Third-party trade, political similarity, and dyadic conflict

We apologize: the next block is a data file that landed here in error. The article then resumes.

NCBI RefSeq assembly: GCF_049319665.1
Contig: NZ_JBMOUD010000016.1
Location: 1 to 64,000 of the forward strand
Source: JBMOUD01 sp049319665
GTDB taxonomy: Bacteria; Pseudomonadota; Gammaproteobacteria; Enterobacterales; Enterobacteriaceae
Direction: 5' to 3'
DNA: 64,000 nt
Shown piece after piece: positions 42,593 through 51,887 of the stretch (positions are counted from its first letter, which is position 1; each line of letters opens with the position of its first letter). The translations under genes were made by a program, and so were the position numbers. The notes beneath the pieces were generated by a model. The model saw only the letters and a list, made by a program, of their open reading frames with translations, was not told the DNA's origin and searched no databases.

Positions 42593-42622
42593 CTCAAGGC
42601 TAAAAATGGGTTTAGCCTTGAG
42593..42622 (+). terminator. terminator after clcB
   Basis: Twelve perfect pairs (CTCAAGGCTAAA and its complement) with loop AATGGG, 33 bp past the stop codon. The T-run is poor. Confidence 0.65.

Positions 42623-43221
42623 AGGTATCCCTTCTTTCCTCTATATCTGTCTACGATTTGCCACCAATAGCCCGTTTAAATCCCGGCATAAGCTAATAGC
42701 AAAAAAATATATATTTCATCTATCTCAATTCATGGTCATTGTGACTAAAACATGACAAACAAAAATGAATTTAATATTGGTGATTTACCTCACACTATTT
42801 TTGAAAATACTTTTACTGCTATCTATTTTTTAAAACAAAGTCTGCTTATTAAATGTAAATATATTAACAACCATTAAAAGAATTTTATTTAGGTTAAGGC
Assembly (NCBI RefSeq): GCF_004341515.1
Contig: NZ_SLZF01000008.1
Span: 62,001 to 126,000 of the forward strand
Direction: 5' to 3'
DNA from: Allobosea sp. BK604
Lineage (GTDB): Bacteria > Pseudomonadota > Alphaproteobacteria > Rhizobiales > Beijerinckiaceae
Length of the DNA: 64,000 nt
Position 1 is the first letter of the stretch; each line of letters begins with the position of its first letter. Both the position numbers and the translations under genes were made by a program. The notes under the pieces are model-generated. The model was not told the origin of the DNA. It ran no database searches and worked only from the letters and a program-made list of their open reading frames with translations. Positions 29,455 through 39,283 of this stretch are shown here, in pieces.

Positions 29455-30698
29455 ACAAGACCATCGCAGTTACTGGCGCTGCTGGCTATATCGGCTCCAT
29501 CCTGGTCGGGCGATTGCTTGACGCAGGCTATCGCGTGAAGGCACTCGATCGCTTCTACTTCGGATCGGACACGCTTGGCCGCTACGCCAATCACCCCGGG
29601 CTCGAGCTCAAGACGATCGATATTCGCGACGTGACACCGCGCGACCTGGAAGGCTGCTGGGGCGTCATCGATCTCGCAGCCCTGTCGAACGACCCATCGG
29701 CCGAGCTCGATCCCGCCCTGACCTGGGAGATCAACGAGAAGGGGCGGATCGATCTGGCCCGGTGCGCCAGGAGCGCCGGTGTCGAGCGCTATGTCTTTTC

A growing literature maintains that trade is pacifying to interstate relations, and recent work on trade networks suggests that this pacifying effect extends to indirect trade ties. In this article, it is argued that third-party trade can also have an aggravating effect within dyads, by threatening to alter the dyadic balance of capabilities. For the state trading outside the dyad, trade gains from third parties provide incentives to demand change in the dyadic status quo and finance violent conflict when dyadic disputes arise. For the state whose dyadic partner trades with third parties, potential for the trading state to grow increasingly more powerful encourages action to prevent erosion of the non-trading state's relative power. These aggravating effects are conditional, however, on dyadic political similarity, as concerns for relative capability shifts decrease when states do not view their dyadic partners as threats. Hypotheses derived from this argument are tested on data spanning 1885 to 2000. Results support these hypotheses, suggesting important implications for the literature on trade and conflict. When extending the relative gains arguments associated with realism beyond the dyad, a clear, yet conditional, aggravating effect of third-party trade emerges.
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